1 Samuel 12:19
And all the people said to Samuel, Pray for your servants to the LORD your God, that we die not: for we have added to all our sins this evil, to ask us a king.
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EXPOSITORY (ENGLISH BIBLE)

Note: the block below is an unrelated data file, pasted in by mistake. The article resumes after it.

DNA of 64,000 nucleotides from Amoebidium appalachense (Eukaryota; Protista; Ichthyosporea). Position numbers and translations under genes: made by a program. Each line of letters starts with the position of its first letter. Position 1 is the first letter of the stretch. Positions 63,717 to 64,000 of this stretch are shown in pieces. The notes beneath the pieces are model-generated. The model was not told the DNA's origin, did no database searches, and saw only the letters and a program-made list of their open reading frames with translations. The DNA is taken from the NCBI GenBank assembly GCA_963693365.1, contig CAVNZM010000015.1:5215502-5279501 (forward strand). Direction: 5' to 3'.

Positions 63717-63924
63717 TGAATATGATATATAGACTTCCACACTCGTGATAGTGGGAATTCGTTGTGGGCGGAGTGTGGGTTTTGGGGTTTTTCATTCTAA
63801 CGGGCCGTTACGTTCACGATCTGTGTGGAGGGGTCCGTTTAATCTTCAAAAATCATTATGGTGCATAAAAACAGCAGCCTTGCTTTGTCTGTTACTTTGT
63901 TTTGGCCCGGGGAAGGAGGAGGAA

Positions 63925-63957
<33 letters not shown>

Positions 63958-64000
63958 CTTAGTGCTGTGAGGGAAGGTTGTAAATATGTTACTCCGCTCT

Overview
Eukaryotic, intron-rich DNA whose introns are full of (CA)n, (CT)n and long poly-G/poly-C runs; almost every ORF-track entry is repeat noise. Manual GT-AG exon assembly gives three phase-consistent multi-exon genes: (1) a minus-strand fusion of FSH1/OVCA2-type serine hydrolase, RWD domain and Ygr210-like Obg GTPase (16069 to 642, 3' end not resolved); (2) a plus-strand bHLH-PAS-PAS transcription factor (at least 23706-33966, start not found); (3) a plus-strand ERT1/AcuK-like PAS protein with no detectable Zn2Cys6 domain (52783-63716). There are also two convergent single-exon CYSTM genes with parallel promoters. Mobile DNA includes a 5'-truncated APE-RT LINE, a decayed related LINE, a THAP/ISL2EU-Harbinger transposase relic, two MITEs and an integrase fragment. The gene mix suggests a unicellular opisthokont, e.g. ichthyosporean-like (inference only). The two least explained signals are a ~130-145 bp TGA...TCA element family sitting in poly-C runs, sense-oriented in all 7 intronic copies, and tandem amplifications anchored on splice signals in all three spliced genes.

1 Samuel 12:19-21. The Lord thy God — Whom thou hast so great an interest in, while we are ashamed and afraid to call him our God. Fear not — With a desponding fear, as if there are no hope left for you. But turn not ye aside — After idols, as they had often done before, and, notwithstanding this warning, did afterward. Vain things — So idols are called Deuteronomy 32:21, Jeremiah 2:5; and so they are, being mere nothings, having no power in them, no influence upon us, nor being of any use or benefit to us.12:16-25 At Samuel's word, God sent thunder and rain, at a season of the year when, in that country, the like was not seen. This was to convince them they had done wickedly in asking a king; not only by its coming at an unusual time, in wheat harvest, and on a clear day, but by the prophet's giving notice of it before. He showed their folly in desiring a king to save them, rather than God, or Samuel; promising themselves more from an arm of flesh, than from the arm of God, or from the power of prayer. Could their prince command such forces as the prophet could do by his prayers? It startled them very much. Some will not be brought to see their sins by any gentler methods than storms and thunders. They entreat Samuel to pray for them. Now they see their need of him whom shortly before they slighted. Thus many who will not have Christ to reign over them, would yet be glad to have him intercede for them, to turn away the wrath of God. Samuel aims to confirm the people in their religion. Whatever we make a god of, we shall find it deceive us. Creatures in their own places are good; but when put in God's place, they are vain things. We sin if we restrain prayer, and in particular if we cease praying for the church. They only asked him to pray for them; but he promises to do more, to teach them. He urges that they were bound in gratitude to serve God, considering what great things he had done for them; and that they were bound in interest to serve him, considering what he would do against them, if they should still do wickedly. Thus, as a faithful watchman, he gave them warning, and so delivered his own soul. If we consider what great things the Lord hath done for us, especially in the great work of redemption, we can neither want motive, encouragement, nor assistance in serving him.Wheat harvest - Between May 15 and June 15. Jerome's testimony (that of an eye-witness) "I have never seen rain in the end of June, or in July, in Judaea" is borne out by modern travelers. 1Sa 12:17-25. He Terrifies Them with Thunder in Harvest-time.